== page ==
HAMILTON, Mich. (WOOD) — Hamilton Middle School teacher Bill Mousel nearly deleted the email he received from Family Fare telling him he was the June recipient for the One School at a Time grant — he thought it was spam. Now, $1,000 later, he’s grateful he opened it.

“I never am selected for anything like that,” Mousel said.

Mousel is not the average gym teacher. He’s been at Hamilton Schools for the last 34 years and over time, has traded the basketballs, footballs, and ropes-to-the-ceiling, with some more unconventional games like Diamonds and Robbers.

“A lot of times they’ll do like, ‘Okay, we’re gonna do a football unit, we’re gonna do a soccer unit,’ and I don’t do any of that,” Mousel said about the typical gym class. “If you’re playing a game and the game has a little story and we can pretend that we’re involved in that story, then we kind of forget about everything else we’re doing and we’re focusing on the game.”

Those games are part of his Strong Start program. With suggestions from the school’s principal, Mousel created the initiative over five years ago as a way to get the least active kids involved in physical activity.

“Kids come with skills already for those games, and the ones that I want to move, the ones that I’m targeting, they don’t have those skills, so they’re very intimidated,” Mousel said. “I want to try to pick a game that puts us all, as much as possible, on equal footing and then people have a chance. They feel like, ‘OK, I’ve got a chance.'”

Like many teachers, Mousel has had to dip into his own wallet at times to supplement equipment and make these programs possible. This June, he applied and was awarded Family Fare’s One School at a Time grant. The grant is $1,000 awarded monthly to a school, kindergarten through college, that provides the top reason for how they’d best put the money to use. Schools are judged on creativity, community impact, school impact and the plan to execute putting the money to use.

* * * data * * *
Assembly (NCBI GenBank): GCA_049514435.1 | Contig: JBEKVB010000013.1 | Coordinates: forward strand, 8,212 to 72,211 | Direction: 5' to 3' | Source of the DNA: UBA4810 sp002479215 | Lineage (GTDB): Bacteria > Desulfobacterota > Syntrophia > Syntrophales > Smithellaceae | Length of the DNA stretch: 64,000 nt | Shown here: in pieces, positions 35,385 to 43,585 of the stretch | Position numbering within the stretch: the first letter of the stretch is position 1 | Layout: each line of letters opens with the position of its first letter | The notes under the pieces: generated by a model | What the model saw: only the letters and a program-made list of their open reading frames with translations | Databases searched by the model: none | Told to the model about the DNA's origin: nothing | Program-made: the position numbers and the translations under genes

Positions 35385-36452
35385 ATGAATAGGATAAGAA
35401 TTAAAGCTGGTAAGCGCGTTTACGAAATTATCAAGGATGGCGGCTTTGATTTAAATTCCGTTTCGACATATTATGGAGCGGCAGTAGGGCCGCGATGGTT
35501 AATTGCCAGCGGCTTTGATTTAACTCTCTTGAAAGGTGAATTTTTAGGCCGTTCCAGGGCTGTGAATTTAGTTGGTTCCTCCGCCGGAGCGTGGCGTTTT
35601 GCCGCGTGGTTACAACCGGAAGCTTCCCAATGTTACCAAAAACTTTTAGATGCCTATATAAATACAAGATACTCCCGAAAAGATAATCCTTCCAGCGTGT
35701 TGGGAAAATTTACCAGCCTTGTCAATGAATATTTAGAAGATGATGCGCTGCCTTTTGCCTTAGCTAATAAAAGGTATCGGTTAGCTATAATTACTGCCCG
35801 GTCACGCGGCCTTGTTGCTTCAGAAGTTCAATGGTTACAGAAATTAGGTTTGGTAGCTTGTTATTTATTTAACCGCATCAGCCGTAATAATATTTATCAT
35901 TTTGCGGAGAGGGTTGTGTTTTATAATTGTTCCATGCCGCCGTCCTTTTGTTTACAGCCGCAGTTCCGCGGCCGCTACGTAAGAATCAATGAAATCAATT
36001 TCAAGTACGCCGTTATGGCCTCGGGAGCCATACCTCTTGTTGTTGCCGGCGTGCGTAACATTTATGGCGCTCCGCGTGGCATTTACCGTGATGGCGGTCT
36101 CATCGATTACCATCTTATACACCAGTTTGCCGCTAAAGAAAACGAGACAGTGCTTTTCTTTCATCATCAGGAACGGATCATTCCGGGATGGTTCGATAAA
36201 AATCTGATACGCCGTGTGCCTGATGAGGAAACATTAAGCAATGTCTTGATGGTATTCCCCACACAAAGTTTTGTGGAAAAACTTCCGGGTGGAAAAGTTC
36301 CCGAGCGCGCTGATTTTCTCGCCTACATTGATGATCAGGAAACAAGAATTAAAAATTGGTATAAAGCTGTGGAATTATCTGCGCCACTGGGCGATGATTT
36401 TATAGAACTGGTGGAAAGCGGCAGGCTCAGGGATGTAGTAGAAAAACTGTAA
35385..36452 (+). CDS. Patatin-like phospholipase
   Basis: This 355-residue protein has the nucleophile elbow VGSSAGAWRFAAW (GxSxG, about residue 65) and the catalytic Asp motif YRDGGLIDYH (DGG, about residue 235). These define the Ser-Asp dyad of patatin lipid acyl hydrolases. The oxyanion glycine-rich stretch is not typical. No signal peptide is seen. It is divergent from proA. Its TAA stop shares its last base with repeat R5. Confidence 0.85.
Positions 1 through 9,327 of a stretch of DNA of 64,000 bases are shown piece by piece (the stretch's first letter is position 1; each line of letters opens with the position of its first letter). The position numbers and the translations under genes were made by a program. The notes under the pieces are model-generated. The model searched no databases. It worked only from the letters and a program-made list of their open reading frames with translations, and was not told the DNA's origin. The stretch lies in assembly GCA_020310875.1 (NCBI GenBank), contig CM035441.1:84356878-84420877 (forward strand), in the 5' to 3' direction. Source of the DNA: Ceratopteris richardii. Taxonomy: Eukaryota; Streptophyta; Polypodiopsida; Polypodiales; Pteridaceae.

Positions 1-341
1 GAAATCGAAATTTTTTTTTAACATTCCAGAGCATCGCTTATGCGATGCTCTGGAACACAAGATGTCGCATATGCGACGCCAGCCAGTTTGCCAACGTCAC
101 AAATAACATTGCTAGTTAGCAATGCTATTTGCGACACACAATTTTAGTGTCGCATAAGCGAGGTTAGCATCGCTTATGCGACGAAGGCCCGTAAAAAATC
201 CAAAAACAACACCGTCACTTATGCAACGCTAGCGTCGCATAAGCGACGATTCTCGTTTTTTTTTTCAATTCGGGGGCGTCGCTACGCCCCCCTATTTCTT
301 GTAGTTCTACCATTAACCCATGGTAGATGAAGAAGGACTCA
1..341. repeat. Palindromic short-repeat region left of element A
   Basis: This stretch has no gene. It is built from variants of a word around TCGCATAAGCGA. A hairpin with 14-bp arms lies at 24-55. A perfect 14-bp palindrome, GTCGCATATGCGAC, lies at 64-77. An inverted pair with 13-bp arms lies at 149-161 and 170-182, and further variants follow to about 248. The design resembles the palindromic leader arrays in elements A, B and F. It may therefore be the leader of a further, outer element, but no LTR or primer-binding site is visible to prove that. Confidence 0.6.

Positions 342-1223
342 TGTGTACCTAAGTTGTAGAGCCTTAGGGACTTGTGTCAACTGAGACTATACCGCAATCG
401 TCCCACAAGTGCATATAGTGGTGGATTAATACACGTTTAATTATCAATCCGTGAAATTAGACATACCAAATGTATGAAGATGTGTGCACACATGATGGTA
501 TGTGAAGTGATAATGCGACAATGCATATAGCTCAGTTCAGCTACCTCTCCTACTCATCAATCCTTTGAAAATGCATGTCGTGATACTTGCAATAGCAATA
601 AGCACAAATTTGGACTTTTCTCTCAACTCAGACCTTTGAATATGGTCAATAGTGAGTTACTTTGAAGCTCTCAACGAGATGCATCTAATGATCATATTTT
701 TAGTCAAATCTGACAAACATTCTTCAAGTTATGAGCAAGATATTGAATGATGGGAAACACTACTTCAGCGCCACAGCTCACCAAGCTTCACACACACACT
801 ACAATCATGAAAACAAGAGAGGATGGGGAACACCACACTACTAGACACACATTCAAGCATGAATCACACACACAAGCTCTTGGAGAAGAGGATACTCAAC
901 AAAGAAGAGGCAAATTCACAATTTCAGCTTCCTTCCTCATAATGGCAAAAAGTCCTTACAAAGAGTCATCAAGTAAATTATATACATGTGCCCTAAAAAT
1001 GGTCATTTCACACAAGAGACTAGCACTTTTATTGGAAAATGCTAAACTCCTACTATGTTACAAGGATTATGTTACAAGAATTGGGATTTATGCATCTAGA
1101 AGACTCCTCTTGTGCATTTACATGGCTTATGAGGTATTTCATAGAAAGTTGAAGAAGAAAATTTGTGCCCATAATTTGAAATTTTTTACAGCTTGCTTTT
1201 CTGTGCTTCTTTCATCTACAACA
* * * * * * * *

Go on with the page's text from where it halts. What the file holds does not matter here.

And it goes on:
“I’m at least gonna know for a little while that I’m not gonna have to ask and hope that somebody says yes when I have an equipment request,” Mousel said. “It’s gonna make it possible to do a wider variety of things and do them a little bit more effectively. We’re not gonna have to use balls that are falling apart. We wanted to get flag belts that fit function, you know, didn’t fall apart.”

Holland store director Michael Farrell presented Mousel with the $1,000 check at the gym where Mousel’s impact is felt the most.

“Health and wellness is one of our big things and we like to make sure that we support those schools in their activities,” Farrell said.

And that’s Mousel’s direct intent — to create better students by fostering an environment where there’s a positive relationship between exercise and education.

“Even if you come and move a little bit in my class, then you’re gonna leave a little more healthy. Your brain is gonna function better, your blood is gonna be flowing a little bit better. Movement is healthy,” Mousel said.

Those authorized to act on behalf of a school, like teachers and faculty, can learn more about the One School at a Time grant here.